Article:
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High Court Bars Makoni RDC From Evicting Ex-Farm Workers

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By Kenneth Matimaire


THE Makoni Rural District Council (RDC) has been barred from evicting and demolishing homes of former farm workers in Nemaire village without a valid court order.

The interdict was granted by the High Court Tuesday through an urgent chamber application.

The five applicants filed the urgent application on August 2 against Makoni RDC.

The applicants were represented by the Zimbabwe Lawyers for Human Rights (ZLHR) while the respondent was represented by Chigadza and Associates legal practitioners.

Founding affidavits filed by the applicants, state they are erstwhile workers of Bingaguru Farm in Makoni, which became a subject of land resettlement directly affecting the five, including their families and livestock.

The court heard the villagers were later integrated and allocated plots by traditional leaders in 2011.

The court was further informed the Makoni RDC later partnered with the Sports Leaders Institute of Zimbabwe on February 5 2020 where the former availed land to the latter.

Challenges arose when the Sports Institute took occupation and started to establish structures on the site, including a fire guard followed by a notification of its intent to erect a boundary fence on July 5 2020.

Applicants then decided to file the application for an interdict eight days later as the boundary fence would block them from accessing perimeters of their homesteads, reads the founding affidavits.

However, in opposing papers, the Makoni RDC argued the matter was not urgent and the Sports Institute was supposed to be cited as a respondent.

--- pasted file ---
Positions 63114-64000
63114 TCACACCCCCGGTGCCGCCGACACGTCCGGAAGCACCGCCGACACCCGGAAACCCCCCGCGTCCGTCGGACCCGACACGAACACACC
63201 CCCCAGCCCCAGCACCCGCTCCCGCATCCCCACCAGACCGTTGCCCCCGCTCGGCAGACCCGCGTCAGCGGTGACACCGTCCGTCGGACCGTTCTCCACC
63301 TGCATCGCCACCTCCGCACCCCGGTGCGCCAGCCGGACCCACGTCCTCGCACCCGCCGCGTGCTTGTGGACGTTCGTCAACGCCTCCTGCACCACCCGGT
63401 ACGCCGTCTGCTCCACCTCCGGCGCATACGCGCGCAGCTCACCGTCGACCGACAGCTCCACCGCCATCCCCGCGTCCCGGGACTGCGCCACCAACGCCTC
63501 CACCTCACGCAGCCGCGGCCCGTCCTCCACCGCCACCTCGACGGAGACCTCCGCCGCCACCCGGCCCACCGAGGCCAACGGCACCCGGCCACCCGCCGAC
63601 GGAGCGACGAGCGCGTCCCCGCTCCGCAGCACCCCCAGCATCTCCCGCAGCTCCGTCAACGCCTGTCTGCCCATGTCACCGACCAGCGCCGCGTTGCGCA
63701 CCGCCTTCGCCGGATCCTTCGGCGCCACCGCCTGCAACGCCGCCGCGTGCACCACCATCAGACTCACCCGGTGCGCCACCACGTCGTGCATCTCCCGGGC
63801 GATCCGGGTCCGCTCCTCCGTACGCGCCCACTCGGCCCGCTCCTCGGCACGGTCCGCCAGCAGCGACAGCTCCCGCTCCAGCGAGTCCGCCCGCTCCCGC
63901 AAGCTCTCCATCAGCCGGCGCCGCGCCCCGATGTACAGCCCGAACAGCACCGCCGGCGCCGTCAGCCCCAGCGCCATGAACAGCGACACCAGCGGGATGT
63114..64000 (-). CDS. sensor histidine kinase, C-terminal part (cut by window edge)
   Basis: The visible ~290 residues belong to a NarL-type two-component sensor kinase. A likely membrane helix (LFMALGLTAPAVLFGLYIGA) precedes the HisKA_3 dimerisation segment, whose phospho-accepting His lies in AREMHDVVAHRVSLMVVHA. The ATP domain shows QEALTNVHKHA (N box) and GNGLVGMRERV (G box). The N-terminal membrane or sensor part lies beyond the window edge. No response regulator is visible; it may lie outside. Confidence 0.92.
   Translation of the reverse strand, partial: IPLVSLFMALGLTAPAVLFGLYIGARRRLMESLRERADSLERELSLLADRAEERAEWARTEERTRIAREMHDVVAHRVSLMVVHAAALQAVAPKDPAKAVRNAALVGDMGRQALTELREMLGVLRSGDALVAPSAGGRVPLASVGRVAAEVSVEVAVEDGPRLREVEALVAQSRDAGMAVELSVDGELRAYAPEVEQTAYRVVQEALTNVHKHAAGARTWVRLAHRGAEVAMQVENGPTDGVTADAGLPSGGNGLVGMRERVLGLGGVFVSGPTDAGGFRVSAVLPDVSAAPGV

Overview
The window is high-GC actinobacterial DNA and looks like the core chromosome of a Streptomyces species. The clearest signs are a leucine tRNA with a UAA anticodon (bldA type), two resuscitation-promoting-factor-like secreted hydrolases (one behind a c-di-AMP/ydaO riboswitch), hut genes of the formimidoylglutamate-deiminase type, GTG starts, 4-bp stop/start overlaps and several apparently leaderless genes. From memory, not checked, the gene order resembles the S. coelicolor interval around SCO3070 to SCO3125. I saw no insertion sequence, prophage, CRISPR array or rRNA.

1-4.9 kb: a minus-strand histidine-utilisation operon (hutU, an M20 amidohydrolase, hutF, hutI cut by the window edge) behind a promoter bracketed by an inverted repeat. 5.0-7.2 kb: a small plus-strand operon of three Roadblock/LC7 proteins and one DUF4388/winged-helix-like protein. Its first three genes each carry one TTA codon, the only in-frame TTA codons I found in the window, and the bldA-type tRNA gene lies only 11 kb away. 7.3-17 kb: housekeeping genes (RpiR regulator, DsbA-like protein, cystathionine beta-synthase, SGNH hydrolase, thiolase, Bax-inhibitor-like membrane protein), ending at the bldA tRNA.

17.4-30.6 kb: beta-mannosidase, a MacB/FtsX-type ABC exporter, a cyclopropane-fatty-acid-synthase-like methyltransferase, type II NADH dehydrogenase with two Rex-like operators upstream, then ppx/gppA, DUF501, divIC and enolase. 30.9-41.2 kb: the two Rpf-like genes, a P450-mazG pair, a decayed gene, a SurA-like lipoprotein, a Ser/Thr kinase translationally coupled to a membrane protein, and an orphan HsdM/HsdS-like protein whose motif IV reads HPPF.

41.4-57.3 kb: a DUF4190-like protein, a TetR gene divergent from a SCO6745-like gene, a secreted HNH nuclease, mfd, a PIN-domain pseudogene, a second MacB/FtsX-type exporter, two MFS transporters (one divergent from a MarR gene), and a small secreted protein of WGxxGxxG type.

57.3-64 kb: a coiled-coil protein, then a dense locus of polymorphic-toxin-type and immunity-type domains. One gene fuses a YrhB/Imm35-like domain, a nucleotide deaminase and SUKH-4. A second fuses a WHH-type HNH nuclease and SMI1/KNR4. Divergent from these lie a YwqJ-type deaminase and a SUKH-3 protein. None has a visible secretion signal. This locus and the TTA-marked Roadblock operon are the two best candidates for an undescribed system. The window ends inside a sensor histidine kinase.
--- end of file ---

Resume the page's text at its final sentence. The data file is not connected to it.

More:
The RDC further argued the applicants are not lawfully occupying the land as traditional leaders have no power to allocate land.

It further denies it intended to unlawfully remove the applicants from their residents and “contends that applicants’ fear of eviction is misplaced because to the respondent building fireguards is no indication of illegal invasions.”

However, in handing down the judgment High Court judge, Justice Isaac Muzenda noted the respondents admitted they hold a certain percentage in partnership with the Sports Institute.

“What the applicants are submitting is to the effect that whatever is to be intended to happen by respondent that affects the applicants should be done within the confinements of the law. By opposing the application for that cause is tantamount to arguing that the local authority and its partners can do whatever they want without the sanction of the law,” states Justice Muzenda.

“That is not acceptable at law at all. Assuming the applicants are illegal settlers as argued by the respondents, the law must take its course. As a result, both preliminary points have no footing in this case and are dismissed,” he added.

Justice Muzenda also prohibited the RDC from evicting the five applicants including those claiming occupation through them.

The local authority was further barred from threatening, harassing or demolishing any structures belonging to the applicant without a valid court order as the High Court dismissed the opposing papers with costs.